If you are working closely with any discipline that is still using AutoCAD, you will need to export your Revit file to dwg relatively frequently. If you want your dwg export to look like a typical AutoCAD file, the DWG Export Setups will require a bit of tweaking. There are also a few basic settings that when done correctly, will save you time.
For reference, here is what a site plan looks like when exported with the default settings (from the Architectural template).
And these are the layers that it is generating. It’s not terrible, but it probably doesn’t meet most standards.
So, the setup Options are at the very bottom of Export, in the main menu.
The dialogue box has several different tabs across the top. Layers is the most intensive of the tabs, but it is a good idea to check all of the settings.
Starting on the far right, with General, most of the default settings are fine, except under the Default export options. Both of these options can be modified every time you export, but these will be the default. “Export views on sheets and links…” will make multiple files as linked xrefs, so I prefer to un-check that. You can also set the default file format.
Units & Coordinates is another important tab. If you want your file to automatically be located correctly in AutoCAD, be sure to Specify Coordinates at the Survey Point and then set Coordinate system basis to Shared. DWG unit is also critical; in the US it is the Foot.
Solids and Colors I usually leave on the defaults: Polymesh and Index colors. Text & Fonts, Patterns, and Lines all re-map Revit versions to AutoCAD versions. Typically, the automatic map works fine, but they are simple to re-map if needed.
Finally, there is the Layers tab. Of all the settings, the Export layer options is one of the most confusing. It has 3 options (which I’ve abbreviated slightly):
- Export properties BYLAYER and overrides BYENTITY
- Export properties BYLAYER, but not overrides
- Export properties BYLAYER, and create new layers for overrides
The first one is the default. It exports everything by layer and any overrides that you might have applied to the view you are exporting (the major contours have a dash override).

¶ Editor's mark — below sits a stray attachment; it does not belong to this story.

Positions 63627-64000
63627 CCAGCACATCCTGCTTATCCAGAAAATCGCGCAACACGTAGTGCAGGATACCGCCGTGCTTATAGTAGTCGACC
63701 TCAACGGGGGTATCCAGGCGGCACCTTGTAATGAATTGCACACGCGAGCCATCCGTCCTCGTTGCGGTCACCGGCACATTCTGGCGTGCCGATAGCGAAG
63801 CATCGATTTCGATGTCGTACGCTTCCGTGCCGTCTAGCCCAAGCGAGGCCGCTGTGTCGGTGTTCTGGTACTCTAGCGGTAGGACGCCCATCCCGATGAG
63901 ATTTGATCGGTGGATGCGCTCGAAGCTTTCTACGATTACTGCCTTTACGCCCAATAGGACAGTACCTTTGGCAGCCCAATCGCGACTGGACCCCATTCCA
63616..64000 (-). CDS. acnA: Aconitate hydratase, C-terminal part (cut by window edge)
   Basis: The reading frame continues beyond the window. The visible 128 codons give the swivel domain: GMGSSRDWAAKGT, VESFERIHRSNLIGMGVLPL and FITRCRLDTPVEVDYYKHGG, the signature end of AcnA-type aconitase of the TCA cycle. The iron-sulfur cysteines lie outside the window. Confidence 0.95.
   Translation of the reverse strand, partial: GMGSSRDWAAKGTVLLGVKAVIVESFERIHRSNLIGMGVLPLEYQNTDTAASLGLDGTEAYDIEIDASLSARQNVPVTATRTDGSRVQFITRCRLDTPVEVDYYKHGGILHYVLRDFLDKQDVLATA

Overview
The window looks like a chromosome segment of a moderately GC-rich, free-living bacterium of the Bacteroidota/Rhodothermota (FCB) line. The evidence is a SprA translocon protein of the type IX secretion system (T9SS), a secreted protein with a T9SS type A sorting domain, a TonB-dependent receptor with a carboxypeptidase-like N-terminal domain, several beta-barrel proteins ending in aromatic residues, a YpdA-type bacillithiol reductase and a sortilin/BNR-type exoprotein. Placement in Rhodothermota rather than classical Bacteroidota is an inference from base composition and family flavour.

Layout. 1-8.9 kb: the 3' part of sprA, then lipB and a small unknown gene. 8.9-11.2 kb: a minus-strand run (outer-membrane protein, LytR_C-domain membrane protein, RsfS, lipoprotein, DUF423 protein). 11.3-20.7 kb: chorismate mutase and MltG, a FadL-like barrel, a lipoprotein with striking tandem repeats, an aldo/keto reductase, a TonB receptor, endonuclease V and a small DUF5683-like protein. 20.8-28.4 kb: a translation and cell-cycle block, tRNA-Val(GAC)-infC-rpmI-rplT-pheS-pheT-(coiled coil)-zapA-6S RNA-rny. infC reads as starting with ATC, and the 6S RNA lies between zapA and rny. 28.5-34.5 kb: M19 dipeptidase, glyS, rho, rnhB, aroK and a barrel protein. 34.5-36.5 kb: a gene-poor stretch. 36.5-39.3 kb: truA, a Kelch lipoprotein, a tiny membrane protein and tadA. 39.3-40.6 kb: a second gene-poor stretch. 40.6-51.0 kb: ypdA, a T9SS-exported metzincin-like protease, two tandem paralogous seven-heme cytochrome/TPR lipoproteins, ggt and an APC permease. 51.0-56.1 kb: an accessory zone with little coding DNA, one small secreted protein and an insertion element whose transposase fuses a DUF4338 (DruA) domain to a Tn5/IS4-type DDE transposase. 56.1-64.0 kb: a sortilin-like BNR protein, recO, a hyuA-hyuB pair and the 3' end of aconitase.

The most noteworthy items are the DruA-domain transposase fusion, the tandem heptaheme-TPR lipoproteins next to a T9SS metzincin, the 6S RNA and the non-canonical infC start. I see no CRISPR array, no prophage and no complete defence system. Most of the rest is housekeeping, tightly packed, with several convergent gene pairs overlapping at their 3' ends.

The second one ignores any view-specific overrides, so now the major contour lines are not dashed. Notice that it also treats the building link differently, since links are considered a type of override. In the first, the Wall lines are overridden White, but in the second option that override is ignored and they are the color specified for A-WALL.
The layers generated are the same for the first two options:
The third option is graphically identical to the first option, but it also creates more layers.
More layers is not necessarily a good thing and it seems a little excessive, particularly for how little is on this site plan. So, I would recommend using the first or second option.
Now the final part of Layers is modifying the Layers and Color IDs. You can Load layers from standard as a starting point, but you will still need to modify them manually. Also, this is where you will want to have some custom Subcategories, especially under Site.
It seems pretty straightforward, but be careful: Revit will try to help you by matching Layers and Colors. For example, if I change the Layer of Walls/Exterior to L-Site-Wall…
…the Color ID of Walls/Retaining will change in order to keep the Color ID the same for both Layers of L-Site-Wall. But it does work both ways; so when the Color ID is modified for L-Site-Wall it will change across all instances of the Layer:
This can be helpful, but if you are not aware of it you will get some unexpected results in you dwg export.
So after some work, you can get your dwg export to match your standards.
It almost looks like native AutoCAD linework.